The team first learned of the site two years ago -- and returned this past summer -- while mapping archeological sites in the Sinai Desert. Led by a brief report of ruins in the area of Ras Budran and information from local Bedouin, they went south along the Red Sea coast to the remains of the fort.
Project director Gregory Mumford recalls shrieking: "Wow, this is massive!'' when the team first surveyed what was on the surface.
They did not have time to conduct a formal excavation and left after doing a survey of the surface remains with the belief that the ruins dated from no earlier than 1500 BC. But this past summer, the team returned to Ras Budran and excavated the site.
They found that the fortress walls were seven metres thick and had an unusual circular shape that gave the fort a diameter of 44 meters. And the walls were not built with the more commonly used mud brick but with limestone blocks.
Geo-archeologist Dr. Lawrence Pavlish, who was part of the survey team in the summer of 2003, said it made a "good checkpoint'' for anyone travelling down the Red Sea coast of the Sinai Peninsula in the ancient world.
The pottery found at the site indicated that it was older than originally thought, dating to around 2250 BC, in the sixth dynasty of Old Kingdom Egypt.
The Sinai expedition was staffed almost entirely by Canadians with support from the Egyptian Supreme Council of Antiquities. It was funded by the Social Sciences and Humanities Research Council of Canada, the American Research Centre in Egypt and private donors.
The 18-hole layout centerpiece of the Taba Heights Golf Resort is the newest addition to golf courses in Egypt. Located under the table mountain of Taba Heights at the northern point of the Gulf of Aqaba near the border of Egypt.
The resort covers 900 acres with a three-mile-long secluded beach on a private bay. Golf course architect John Sanford is back in Egypt this summer as work resumes on a pair of golf courses he designed and plan to open in the near future.” They restarted the project due to the economic recovery in the region,” Sanford says. “Construction is underway and should be completed in about a year.”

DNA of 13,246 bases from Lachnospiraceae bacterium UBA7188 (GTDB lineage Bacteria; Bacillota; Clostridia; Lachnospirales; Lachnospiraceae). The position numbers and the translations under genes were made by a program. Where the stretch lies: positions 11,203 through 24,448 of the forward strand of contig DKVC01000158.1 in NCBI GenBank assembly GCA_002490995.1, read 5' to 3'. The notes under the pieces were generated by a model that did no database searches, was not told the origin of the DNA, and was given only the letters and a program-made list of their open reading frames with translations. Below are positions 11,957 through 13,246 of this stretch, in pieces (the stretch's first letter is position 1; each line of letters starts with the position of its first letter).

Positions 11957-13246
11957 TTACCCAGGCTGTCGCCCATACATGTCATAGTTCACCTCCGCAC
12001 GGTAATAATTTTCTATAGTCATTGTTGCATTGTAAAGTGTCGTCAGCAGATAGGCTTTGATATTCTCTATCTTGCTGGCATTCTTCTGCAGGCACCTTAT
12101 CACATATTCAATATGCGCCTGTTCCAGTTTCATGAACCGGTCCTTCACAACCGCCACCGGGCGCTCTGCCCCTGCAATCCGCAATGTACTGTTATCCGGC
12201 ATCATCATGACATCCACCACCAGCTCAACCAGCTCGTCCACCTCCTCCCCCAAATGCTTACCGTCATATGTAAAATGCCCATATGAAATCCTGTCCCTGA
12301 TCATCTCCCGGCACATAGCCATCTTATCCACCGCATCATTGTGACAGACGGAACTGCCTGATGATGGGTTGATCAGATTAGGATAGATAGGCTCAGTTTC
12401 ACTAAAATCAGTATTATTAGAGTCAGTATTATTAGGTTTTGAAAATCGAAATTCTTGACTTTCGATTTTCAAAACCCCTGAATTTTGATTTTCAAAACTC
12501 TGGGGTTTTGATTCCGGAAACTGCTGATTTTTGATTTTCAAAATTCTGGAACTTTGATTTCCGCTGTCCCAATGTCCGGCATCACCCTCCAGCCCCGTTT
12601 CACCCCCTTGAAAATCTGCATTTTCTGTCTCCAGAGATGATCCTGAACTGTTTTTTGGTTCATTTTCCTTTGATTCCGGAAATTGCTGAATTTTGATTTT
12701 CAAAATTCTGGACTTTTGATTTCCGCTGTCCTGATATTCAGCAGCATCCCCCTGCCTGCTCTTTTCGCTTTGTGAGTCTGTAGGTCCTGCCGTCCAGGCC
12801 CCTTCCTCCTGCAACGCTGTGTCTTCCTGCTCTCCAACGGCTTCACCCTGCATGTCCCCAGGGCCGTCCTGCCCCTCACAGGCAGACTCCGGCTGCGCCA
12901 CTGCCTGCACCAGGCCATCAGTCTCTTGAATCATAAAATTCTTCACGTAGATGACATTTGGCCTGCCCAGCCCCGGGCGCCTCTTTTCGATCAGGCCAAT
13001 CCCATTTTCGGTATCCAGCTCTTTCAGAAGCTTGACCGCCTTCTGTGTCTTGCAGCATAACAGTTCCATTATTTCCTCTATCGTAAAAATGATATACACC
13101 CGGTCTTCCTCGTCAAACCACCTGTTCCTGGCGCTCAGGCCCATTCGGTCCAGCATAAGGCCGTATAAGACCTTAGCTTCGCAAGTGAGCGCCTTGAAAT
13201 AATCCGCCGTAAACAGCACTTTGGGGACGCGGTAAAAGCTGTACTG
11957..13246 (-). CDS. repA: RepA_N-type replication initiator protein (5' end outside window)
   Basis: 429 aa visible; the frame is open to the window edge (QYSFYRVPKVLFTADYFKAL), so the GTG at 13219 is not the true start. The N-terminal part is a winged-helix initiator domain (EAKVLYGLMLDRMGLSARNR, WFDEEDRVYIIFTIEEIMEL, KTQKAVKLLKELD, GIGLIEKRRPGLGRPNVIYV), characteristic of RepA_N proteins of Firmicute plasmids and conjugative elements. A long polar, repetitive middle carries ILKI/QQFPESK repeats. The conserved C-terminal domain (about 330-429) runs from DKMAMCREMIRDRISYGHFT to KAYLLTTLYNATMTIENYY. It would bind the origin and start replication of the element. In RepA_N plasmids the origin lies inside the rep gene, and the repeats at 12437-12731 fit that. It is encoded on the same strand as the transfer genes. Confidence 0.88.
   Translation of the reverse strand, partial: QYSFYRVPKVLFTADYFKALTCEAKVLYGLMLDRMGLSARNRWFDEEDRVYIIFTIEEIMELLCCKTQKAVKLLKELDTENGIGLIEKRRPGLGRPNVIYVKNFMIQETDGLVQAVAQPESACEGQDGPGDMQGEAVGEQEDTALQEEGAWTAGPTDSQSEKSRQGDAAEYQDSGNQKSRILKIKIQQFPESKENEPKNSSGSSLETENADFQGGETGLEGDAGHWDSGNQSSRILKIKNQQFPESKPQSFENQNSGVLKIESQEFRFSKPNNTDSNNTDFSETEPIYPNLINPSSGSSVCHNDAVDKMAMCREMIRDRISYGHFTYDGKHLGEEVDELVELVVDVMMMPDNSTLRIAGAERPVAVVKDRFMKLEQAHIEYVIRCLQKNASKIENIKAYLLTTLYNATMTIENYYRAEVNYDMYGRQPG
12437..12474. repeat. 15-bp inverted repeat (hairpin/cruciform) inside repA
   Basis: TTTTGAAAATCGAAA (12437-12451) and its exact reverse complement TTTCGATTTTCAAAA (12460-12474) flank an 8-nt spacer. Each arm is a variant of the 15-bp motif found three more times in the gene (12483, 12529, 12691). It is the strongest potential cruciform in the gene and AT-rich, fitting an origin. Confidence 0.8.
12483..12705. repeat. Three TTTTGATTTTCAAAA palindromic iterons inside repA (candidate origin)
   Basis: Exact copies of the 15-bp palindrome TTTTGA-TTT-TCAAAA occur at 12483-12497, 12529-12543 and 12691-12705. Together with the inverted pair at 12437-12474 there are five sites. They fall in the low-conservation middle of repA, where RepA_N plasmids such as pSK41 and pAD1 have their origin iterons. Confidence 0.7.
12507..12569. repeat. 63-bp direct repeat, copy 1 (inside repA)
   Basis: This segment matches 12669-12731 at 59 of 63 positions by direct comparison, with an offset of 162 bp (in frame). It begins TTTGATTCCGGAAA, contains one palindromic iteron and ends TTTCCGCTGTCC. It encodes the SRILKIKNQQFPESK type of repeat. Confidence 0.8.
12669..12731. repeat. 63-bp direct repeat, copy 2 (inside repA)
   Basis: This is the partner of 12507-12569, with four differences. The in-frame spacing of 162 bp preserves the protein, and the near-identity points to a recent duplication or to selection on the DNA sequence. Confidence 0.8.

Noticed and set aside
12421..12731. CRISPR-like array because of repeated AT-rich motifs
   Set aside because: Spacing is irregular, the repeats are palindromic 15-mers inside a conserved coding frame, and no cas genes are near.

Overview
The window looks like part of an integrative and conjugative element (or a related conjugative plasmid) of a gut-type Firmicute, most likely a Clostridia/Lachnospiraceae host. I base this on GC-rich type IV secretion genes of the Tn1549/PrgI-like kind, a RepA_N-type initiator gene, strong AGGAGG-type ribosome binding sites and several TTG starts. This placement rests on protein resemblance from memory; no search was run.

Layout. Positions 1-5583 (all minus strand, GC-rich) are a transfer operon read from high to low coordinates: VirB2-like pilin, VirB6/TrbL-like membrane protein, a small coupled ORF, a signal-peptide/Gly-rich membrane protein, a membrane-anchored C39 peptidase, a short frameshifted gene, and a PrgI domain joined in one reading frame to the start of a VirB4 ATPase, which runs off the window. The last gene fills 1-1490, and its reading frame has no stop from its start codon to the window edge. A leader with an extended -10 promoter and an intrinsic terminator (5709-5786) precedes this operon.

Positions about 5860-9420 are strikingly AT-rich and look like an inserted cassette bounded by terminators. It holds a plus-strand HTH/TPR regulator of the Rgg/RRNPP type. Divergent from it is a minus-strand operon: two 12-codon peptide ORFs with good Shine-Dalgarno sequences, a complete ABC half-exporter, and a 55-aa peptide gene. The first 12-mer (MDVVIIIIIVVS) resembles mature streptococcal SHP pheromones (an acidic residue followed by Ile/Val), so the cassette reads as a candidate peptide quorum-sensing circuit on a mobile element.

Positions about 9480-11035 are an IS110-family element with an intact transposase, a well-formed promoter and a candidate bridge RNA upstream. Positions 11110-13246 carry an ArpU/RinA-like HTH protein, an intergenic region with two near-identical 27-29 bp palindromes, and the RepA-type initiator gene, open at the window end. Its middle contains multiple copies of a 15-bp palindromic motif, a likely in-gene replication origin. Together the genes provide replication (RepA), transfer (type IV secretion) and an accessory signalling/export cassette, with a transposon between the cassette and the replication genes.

Farther down the Red Sea coast, south of Cairo, is Makadi Bay Golf Resort near Hurghada. Sanford’s 18-hole design will be part of an existing five-hotel resort in Makadi Bay, a fashionable destination area. Three new hotels and 200 villas are planned around the course, which will include a comprehensive golf academy featuring a 20-acre practice range, nine-hole pitch-and-putt, and three practice holes. The 18-hole championship course will have six sets of tees and reach almost 7,500 yards from the tips. The layout works its way through existing sand dunes, with elevation changes of 170 feet affording views of the hotels, Red Sea and mountains. It will also be planted with paspalum turf grass Construction is scheduled to begin in two months, with the golf academy opening in a year and the full course in two years. The sandy topography will require minimal earth moving. Water will come from a deep well located in the mountains and be delivered to an irrigation pond located on the 7th and 8th holes. The course will be planted with paspalum grasses, which should thrive even with irrigation water containing 4,000 parts per million of salt.
Sanford is well known in Egypt as designer of the 18-hole layout at The Jolie Ville Movenpick Golf & Resort located between the Sinai Desert Mountains and Red Sea on the southern tip of the Sinai Peninsula. The course is planted in Bermuda grass and features six lakes, excellent practice facilities and a par-3 course.
A recent series of lectures on ancient Egyptian humour given by a leading historian reveals that people thousands of years ago enjoyed jokes, political satire, parodies and cartoon-like art.
Related evidence found in texts, sketches, paintings, and even in temples and tombs, suggests that humour provided a social outlet and comic relief for the ancient Egyptians, particularly commoners who laboured in the working classes.
The evidence was presented by Carol Andrews, a lecturer in Egyptology at Birbeck College, University of London, and former assistant keeper and senior research assistant in the Department of Egyptian Antiquities at the British Museum.
Scott Noegel, and president of the American Research Center in Egypt's (ARCE) Northwest Chapter and is an associate professor in the Department of New Eastern Languages and Civilizations at the University of Washington, told Discovery News that ancient Egyptian humour consisted of at least five basic categories.
For satire, Noegel explained that commoners would make fun of leaders by showing pharaohs in an unflattering manner. For example, some leaders were depicted unshaven or "especially effeminate."